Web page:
for every value of p because you can’t comb the hair on a sphere. But this topological

fact doesn’t cause any complications in computing QED scattering processes.

To quantize we turn the Poisson brackets into commutators. Naively we would write

[A

i

(x), A

j

(y)] = [E

i

(x), E

j

(y)] = 0

[A

i

(x), E

j

(y)] = iδ

j

i

δ

(3)

(x −y) (6.23)

But this can’t quite be right, because it’s not consistent with the constraints. We

still want to have ∇

A = ∇

E = 0, now imposed on the operators. But from the

commutator relations above, we see

[∇

A(x), ∇

E(y)] = i∇

2

δ

(3)

(x −y) ,= 0 (6.24)

What’s going on? In imposing the commutator relations (6.23) we haven’t correctly

taken into account the constraints. In fact, this is a problem already in the classical

theory, where the Poisson bracket structure is already altered

4

. The correct Poisson

bracket structure leads to an alteration of the last commutation relation,

[A

i

(x), E

j

(y)] = i

_

δ

ij

−

∂

i

∂

j

∇

2

_

δ

(3)

(x −y) (6.25)

To see that this is now consistent with the constraints, we can rewrite the right-hand

side of the commutator in momentum space,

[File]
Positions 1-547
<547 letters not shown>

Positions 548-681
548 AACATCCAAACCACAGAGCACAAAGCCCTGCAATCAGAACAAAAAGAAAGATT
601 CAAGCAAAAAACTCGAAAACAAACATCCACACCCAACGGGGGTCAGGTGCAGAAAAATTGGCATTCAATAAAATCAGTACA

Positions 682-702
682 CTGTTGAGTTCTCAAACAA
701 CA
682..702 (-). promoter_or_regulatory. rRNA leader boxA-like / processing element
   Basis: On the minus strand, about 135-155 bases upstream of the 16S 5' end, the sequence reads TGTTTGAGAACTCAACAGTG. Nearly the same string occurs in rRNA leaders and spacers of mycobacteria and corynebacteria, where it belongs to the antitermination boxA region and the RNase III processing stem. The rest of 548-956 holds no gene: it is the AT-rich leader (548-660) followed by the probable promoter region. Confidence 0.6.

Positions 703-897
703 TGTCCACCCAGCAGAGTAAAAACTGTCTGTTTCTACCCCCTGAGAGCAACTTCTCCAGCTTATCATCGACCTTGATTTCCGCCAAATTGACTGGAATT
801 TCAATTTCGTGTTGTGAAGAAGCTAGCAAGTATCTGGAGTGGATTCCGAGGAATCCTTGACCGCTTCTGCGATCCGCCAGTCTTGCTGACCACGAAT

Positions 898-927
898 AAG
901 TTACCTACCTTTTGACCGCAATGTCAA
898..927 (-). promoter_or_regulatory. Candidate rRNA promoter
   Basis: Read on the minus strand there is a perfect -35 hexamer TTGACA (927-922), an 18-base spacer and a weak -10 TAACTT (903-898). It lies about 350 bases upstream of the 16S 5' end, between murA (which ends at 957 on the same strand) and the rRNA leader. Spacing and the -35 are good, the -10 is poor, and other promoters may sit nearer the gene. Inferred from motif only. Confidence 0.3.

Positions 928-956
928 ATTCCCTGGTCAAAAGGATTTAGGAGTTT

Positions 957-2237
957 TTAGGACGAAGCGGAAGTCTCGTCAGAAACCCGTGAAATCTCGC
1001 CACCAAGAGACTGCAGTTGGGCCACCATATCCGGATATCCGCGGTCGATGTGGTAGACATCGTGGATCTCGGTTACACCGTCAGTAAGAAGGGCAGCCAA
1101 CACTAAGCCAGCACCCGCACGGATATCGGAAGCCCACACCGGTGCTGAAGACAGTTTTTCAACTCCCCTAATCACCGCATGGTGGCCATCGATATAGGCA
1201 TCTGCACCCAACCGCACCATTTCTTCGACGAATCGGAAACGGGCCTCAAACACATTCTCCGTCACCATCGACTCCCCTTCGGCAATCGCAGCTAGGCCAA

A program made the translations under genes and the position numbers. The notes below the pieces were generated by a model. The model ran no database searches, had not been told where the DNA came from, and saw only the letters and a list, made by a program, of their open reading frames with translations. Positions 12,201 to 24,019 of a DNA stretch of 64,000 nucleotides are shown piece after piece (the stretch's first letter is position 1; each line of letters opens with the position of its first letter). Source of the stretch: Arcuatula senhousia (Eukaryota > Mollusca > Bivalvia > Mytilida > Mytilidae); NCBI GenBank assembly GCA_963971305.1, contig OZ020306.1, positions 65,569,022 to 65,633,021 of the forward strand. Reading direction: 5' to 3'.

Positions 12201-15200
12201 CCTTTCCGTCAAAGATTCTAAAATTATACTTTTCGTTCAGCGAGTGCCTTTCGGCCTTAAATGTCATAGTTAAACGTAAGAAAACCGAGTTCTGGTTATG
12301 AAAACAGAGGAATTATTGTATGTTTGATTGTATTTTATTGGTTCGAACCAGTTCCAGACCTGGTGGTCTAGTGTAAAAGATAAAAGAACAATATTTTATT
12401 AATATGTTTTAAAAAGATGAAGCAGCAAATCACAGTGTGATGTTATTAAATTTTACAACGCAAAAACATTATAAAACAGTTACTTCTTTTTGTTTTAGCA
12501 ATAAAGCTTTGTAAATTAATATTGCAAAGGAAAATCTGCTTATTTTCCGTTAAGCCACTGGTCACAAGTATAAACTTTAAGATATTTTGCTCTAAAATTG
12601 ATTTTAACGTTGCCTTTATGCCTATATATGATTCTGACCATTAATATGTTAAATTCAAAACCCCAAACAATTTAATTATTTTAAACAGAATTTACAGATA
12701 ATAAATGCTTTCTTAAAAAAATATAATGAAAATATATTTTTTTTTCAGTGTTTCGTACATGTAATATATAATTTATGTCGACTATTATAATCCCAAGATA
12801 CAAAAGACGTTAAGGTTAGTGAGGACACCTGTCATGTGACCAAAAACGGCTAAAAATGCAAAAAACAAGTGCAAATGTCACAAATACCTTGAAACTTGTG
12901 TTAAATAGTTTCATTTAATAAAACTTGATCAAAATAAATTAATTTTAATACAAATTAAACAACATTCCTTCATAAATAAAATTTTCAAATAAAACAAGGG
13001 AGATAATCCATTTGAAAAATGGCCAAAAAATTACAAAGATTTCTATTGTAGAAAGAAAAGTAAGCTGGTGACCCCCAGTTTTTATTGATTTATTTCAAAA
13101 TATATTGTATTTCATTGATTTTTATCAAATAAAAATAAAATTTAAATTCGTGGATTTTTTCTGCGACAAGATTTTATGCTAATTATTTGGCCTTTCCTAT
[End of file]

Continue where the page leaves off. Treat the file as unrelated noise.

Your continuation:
[A

i

(x), E

j

(y)] = i

_

d

3

p

(2π)

3

_

δ

ij

−

p

i

p

j

[ p[

2

_

e

i p·(x− y)

(6.26)

which is now consistent with the constraints, for example

[∂

i

A

i

(x), E

j

(y)] = i

_

d

3

p

(2π)

3

_

δ

ij

−

p

i

p

j

[ p[

2

_

ip

i

e

i p·(x− y)

= 0 (6.27)

4

For a nice discussion of the classical and quantum dynamics of constrained systems, see the small

book by Paul Dirac, “Lectures on Quantum Mechanics”

– 129 –

We now write

A in the usual mode expansion,

A(x) =

_

d

3

p

(2π)

3

1

_

2[ p[

2

r=1

ǫ

r

( p)

_

a

r

p

e

i p·x

+ a

r †

p

e

−i p·x

_

E(x) =

_

d

3

p

(2π)

3

(−i)

_

[ p[

2

2

r=1

ǫ

r

( p)

_

a

r

p

e

i p·x

−a

r †

p

e

−i p·x

_

(6.28)

where, as before, the polarization vectors satisfy

ǫ

r

( p) p = 0 and ǫ

r

( p) ǫ

s

( p) = δ

rs

(6.29)

It is not hard to show that the commutation relations (6.25) are equivalent to the usual

commutation relations for the creation and annihilation operators,

[a

r

p

, a

s

q

] = [a

r †

p

, a

s †

q

] = 0

[a

r

p

, a

s †

q

] = (2π)

3

δ

rs

δ

(3)

( p −q) (6.30)

where, in deriving this, we need the completeness relation for the polarization vectors,

2

r=1

ǫ

i

r

( p)ǫ

j

r

( p) = δ

ij

−

p

i

p

j

[ p[

2

(6.31)

You can easily check that this equation is true by acting on both sides with a basis of

vectors (ǫ

1

( p), ǫ

2

( p), p).

We derive the Hamiltonian by substituting (6.28) into (6.17). The last term vanishes

in Coulomb gauge. After normal ordering, and playing around with ǫ

r

polarization

vectors, we get the simple expression

H =

_

d

3

p

(2π)

3

[ p[

2

r=1

a

r †

p

a

r

p

(6.32)

The Coulomb gauge has the advantage that the physical degrees of freedom are man-

ifest. However, we’ve lost all semblance of Lorentz invariance. One place where this

manifests itself is in the propagator for the ﬁelds A

i

(x) (in the Heisenberg picture). In

Coulomb gauge the propagator reads

D

tr

ij

(x −y) ≡ ¸0[ TA